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Rumburgh, Suffolk

Historical Description

Rumburgh, a parish, with a village, in Suffolk, 4½ miles NW by N of Halesworth station on the East Suffolk branch of the G.E.R. It has a post office under Halesworth; money order and telegraph office, Halesworth. Acreage, 1538; population of the civil parish, 378; of the ecclesiastical, 494. An Augustinian priory, a cell to holme Abbey, was founded in 1065 by Stephen, Earl of Bretagne, was given at the dissolution to Cardinal Wolsey, and has left some remains at a farmhouse. The living is a vicarage, united with the vicarage of South Elmham St Michael, in the diocese of Norwich; net value, £62 with residence. The church is a curious old edifice of flint in mixed styles, consisting of chancel, nave, and S porch with a low western tower. There are town-lands church property worth about £68 a year. The village contains a Wesleyan chapel built in 1836.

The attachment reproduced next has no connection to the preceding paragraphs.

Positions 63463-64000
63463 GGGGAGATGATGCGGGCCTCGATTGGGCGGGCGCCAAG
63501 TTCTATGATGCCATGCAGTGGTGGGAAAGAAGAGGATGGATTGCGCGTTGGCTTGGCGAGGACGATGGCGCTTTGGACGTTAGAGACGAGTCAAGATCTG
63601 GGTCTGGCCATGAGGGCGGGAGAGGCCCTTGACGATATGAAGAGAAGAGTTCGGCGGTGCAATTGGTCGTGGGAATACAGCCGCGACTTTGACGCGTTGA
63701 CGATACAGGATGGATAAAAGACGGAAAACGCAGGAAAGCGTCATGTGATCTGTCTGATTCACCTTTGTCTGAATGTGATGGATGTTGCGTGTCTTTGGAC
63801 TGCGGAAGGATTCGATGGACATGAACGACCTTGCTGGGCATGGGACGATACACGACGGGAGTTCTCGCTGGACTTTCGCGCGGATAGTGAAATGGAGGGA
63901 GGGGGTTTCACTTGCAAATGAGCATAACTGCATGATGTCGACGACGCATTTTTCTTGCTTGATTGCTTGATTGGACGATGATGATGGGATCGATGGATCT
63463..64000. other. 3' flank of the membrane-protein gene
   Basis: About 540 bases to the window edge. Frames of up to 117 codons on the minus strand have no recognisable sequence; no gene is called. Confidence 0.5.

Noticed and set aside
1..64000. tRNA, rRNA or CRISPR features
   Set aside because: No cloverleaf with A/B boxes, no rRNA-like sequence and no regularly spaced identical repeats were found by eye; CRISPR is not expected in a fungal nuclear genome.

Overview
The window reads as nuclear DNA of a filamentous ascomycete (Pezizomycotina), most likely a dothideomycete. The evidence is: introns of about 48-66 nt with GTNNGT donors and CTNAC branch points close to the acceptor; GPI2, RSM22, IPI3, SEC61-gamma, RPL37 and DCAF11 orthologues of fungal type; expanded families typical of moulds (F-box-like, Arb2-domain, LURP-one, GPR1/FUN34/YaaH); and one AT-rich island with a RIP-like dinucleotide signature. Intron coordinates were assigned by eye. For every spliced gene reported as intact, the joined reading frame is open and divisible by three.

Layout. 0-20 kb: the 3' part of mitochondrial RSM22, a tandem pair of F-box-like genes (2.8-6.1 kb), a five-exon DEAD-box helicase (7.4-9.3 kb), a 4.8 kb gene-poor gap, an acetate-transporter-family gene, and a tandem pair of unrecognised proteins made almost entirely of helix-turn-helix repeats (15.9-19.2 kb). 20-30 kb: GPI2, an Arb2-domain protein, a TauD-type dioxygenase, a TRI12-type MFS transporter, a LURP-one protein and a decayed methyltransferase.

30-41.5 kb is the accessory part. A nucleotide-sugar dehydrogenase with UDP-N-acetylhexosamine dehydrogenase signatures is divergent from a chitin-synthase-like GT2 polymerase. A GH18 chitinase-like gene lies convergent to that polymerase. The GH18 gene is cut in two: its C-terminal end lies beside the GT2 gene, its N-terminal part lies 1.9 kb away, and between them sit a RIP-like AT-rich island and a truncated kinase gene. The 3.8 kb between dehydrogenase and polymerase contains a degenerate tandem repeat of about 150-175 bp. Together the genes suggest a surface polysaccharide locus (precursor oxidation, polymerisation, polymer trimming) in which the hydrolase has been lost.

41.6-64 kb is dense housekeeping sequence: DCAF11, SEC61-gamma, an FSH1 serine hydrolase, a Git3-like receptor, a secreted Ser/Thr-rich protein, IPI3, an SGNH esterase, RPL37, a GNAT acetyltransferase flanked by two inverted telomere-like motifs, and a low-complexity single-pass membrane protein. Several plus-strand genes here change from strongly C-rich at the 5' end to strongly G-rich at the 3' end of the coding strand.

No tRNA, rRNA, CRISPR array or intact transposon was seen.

Transcribed from The Comprehensive Gazetteer of England & Wales, 1894-5


The following is a list of the administrative units in which this place was either wholly or partly included.

Ancient CountySuffolk 
Ecclesiastical parishRumburgh St. Michael 
Poor Law unionBlything 

Any dates in this table should be used as a guide only.

Directories & Gazetteers

We have transcribed the entry for Rumburgh from the following:

Land and Property

The Return of Owners of Land in 1873 for Suffolk is available to browse.


Online maps of Rumburgh are available from a number of sites:

Newspapers and Periodicals

The British Newspaper Archive have fully searchable digitised copies of the following Suffolk papers online:

Postal districtIP19
Post TownHalesworth